The areas where average prices jumped the most last year - both over one year and over five years - were spread throughout the region. They included a diverse mix of housing - from $371,500 mansion-type homes in Symmes Township to $108,500 ranch houses in College Hill.
Homes on both sides of the river also rose in value the last five years. The biggest gainer in Ohio was Monfort Heights, which saw its average price swell to $169,565, up 33 percent since 1999. In Northern Kentucky and for the region, Newport was the sales price champ again, as the average price came in last year at $124,457, up 55.5 percent from five years ago. Some other findings on neighborhoods that have gained:
Florence and Mason each have top-rated school systems and led the region for the most homes sold in 2003, with 895 and 777, respectively.
Compared to five years ago, the Burlington, Hebron and North Boone County area saw the biggest gain in number of homes sold, 682, up 55.6 percent from 1999.
Homes fetched higher prices in Southwest Ohio than in Northern Kentucky. In fact, no Northern Kentucky neighborhoods made it into the top 10 list of the most expensive houses sold in a neighborhood. Symmes Township led that list with an average sale price of $371,555 for 2003. The most expensive Northern Kentucky area was Union, Richwood and South Boone County with an average sale price of $219,949.
Real estate experts and consumers say many factors can influence robust neighborhoods: a good mix of places for fun such as parks and recreation centers, quick access to work centers, shopping centers, schools and churches. Other magnets: proximity to major roads, airports and downtown Cincinnati as well as a housing stock that is both affordable and offers homes with character.
Some of those factors - including being near Rookwood Pavilion and Ault Park, plus having century-old homes with various architectural styles - helped the Hamants sell their three-bedroom house in Oakley for $225,000 only about 10 days after listing it.
Oakley, which boasts most of the amenities of a strong neighborhood, repeated in 2003 as the leader among Greater Cincinnati neighborhoods for fastest-selling homes with an average of 34 days. Only one other community - Finneytown - saw its homes sell about as fast, at 38 days.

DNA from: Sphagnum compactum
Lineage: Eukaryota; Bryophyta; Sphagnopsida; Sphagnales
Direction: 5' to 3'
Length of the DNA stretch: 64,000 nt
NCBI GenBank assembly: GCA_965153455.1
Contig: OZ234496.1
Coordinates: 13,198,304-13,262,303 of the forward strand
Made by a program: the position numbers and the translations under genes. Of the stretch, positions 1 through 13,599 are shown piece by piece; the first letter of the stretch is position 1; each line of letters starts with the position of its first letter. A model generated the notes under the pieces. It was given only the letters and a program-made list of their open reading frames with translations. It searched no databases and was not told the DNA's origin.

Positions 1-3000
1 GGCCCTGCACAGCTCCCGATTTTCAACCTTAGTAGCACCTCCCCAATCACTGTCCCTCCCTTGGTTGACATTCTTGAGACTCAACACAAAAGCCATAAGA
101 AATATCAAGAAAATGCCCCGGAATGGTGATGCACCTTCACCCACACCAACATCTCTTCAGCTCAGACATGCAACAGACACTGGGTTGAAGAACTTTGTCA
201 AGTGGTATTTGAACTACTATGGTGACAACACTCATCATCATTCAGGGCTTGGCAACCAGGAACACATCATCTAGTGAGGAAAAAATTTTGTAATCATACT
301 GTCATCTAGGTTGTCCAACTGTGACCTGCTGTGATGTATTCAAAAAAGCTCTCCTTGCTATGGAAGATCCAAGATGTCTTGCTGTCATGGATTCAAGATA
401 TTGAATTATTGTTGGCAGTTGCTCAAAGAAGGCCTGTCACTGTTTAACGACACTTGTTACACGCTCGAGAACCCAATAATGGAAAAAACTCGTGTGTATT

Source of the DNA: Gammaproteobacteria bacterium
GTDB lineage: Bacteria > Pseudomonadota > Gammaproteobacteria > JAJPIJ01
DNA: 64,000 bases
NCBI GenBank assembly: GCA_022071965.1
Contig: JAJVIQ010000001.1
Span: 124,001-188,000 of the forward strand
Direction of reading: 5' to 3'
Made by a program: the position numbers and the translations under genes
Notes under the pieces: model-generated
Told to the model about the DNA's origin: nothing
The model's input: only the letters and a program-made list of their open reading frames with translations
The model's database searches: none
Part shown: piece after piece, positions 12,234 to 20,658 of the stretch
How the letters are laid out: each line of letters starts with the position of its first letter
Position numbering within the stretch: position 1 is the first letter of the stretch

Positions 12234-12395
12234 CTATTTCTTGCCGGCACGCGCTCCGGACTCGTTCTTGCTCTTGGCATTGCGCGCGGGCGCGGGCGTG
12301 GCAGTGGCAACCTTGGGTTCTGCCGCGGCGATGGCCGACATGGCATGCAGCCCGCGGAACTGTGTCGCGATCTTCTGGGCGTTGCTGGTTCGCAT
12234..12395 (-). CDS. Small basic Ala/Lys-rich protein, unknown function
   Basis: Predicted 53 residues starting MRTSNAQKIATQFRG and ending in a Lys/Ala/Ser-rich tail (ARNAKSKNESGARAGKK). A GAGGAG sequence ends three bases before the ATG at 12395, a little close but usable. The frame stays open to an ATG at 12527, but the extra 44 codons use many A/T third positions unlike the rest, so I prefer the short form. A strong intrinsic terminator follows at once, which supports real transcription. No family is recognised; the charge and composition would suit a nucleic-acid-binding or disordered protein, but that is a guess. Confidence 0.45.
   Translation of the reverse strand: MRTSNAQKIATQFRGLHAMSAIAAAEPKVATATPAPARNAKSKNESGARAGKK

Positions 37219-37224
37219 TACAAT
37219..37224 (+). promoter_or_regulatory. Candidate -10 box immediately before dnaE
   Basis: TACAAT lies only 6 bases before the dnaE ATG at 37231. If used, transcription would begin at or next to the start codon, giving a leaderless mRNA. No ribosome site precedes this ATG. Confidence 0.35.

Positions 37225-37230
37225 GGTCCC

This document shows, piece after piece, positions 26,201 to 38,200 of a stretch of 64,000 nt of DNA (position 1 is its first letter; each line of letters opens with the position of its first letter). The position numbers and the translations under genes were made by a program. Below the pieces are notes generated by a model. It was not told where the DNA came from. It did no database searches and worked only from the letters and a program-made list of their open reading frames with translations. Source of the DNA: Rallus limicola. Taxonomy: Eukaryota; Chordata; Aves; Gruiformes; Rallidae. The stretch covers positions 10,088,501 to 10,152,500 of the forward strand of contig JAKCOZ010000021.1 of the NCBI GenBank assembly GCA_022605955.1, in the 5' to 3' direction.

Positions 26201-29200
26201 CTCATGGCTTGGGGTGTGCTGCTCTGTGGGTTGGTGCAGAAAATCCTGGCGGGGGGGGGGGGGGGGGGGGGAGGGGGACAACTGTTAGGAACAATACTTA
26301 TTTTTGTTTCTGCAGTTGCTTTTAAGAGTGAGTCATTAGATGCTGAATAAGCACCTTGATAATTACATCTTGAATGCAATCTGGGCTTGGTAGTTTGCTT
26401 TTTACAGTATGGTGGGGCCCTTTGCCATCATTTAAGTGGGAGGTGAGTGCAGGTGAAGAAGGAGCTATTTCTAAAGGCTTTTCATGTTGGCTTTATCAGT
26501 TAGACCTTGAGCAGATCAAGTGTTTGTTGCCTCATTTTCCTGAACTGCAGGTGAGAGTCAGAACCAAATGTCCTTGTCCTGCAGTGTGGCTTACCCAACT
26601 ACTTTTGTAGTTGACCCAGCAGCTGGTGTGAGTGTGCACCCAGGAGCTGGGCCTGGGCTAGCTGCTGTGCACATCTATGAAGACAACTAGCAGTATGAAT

"We thought it would take a month," he said. "We're obviously pleased that it sold so fast."
Not all of Greater Cincinnati's neighborhoods saw higher sale prices or sales gains. The average sale price dropped in 11 neighborhoods from 2002 to 2003. In Middletown, the average price has dropped by 2.1 percent since 1999.
From 2002 to 2003, home values fell the most in Ohio in Ross Township, by 7.4 percent. The Cold Spring, Crestview and rural Campbell County area saw the only drop in Northern Kentucky during that period, nearly 5.6 percent.
Local real estate experts caution it's not accurate to conclude that prices of individual homes in neighborhoods where the average sales price dropped also will fall. Different homes are put on the market each year. So if, for instance, a larger number of more expensive homes sells in one year but not the next, the neighborhood's overall average sale price will fall, but not necessarily the value of individual homes.
A good example is Madeira, which saw a 17 percent rise in average sale price for 2002, the highest of any community that year. But the sale of 35 homes in 2003 at $250,000 or above - four fewer at that price than in 2002 - caused Madeira to drop off the top 10 list for biggest gainers in sale price last year.
The growth centers
For some consumers, newer equals better. It often can equal more house for the price as well, say experts and consumers.